The Passeig de Sant Joan is one of the main avenues in Barcelona's Eixample. It pre-dates Ildefons Cerdá layout for the new city and runs from the lower end of the Barrio Gràcia all the way to the Arc del Triomph square, where it becomes Passeig de Lluís Companys before entering Parc de la Ciutadella as the Avinguda del Tillers.
Unlike other main Barcelona streets, it has very distinct three sections that correspond to classic main street layouts: the upper section is a Rambla (with an ample pedestrian section in the middle), the middle section could be described as an avenue (with ample road lanes and wide pavements) and the lower section has recently been developed into a boulevard (with ample pavements and narrow traffic lanes with a segregated cycle lane in the middle).
The design and development of this last section was subject to much political jostling and nudging within the Local Authority. It would appear to have been aligned along subtle ideological fracture lines: the socialist-nationalist architectural-establisment faction seemed to prefer a new Rambla cross-section, apt for large demonstrations of national fervour; whilst the socialist-ecologist landscape-inclined faction seemed to favour a boulevard cross-section with ample parterres and garden-like feel.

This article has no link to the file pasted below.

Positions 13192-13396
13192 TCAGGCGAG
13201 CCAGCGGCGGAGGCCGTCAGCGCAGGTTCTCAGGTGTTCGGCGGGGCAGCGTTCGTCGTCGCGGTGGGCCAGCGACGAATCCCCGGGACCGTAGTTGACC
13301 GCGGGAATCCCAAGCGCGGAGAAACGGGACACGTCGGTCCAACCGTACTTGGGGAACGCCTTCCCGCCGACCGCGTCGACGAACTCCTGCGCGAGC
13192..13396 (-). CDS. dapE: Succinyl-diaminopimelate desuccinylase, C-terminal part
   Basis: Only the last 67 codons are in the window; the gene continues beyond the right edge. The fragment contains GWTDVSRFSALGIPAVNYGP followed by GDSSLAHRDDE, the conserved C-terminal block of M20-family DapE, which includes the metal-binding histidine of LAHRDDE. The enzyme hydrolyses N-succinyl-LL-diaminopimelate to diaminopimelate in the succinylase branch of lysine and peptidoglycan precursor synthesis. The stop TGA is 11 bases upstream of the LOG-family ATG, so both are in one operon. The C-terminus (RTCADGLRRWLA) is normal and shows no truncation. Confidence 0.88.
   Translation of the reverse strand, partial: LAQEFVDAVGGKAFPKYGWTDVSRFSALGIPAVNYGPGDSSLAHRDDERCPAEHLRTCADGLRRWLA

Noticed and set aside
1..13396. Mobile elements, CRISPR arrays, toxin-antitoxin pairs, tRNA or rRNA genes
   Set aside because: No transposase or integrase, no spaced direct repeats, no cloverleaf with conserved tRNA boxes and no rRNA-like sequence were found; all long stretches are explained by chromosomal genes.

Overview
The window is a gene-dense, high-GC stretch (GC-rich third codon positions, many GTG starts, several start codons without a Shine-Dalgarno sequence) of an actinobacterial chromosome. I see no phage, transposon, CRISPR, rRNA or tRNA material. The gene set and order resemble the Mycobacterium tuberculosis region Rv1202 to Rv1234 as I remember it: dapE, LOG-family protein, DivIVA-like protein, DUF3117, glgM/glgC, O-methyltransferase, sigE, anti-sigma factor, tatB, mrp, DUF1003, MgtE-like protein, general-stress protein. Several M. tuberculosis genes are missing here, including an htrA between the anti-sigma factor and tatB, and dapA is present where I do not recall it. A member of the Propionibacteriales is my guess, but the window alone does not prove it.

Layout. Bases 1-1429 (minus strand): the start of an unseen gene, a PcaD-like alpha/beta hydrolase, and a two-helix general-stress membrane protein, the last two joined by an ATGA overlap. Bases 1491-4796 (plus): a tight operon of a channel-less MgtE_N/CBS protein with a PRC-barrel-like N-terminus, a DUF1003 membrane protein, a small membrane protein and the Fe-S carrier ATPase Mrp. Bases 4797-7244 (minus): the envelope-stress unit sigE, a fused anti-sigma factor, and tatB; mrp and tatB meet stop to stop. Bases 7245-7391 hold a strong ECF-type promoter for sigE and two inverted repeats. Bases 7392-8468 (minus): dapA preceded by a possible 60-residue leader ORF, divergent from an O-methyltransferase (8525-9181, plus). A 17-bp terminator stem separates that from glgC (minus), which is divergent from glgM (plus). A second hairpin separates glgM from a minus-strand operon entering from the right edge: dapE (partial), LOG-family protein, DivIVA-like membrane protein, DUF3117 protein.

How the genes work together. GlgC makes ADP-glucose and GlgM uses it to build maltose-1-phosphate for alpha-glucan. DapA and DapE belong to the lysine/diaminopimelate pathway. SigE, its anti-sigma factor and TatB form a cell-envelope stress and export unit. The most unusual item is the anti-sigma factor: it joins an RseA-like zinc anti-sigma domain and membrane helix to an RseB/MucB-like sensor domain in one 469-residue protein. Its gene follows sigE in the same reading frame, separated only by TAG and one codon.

This fight for form in public space is in the very roots of the origins of modern Barcelona, as described by Chris Ealham in his book "Anarchism and the City", where the main forces behind the creation of the city that we can see today are outlined.
The original concept proposal for the Garden-Boulevard was developed by Jordi Santiago, Head of Green Space Management in collaboration with Landscape Architect Gabino Carballo, both of the Parks and Gardens Department. The Architect Lola Domènech and the Landscape Designer Teresa Galí were responsible for the design development and construction project finally executed. The new boulevard section opened in April 2011.
See Ildefons Cerdá, Chris Ealham: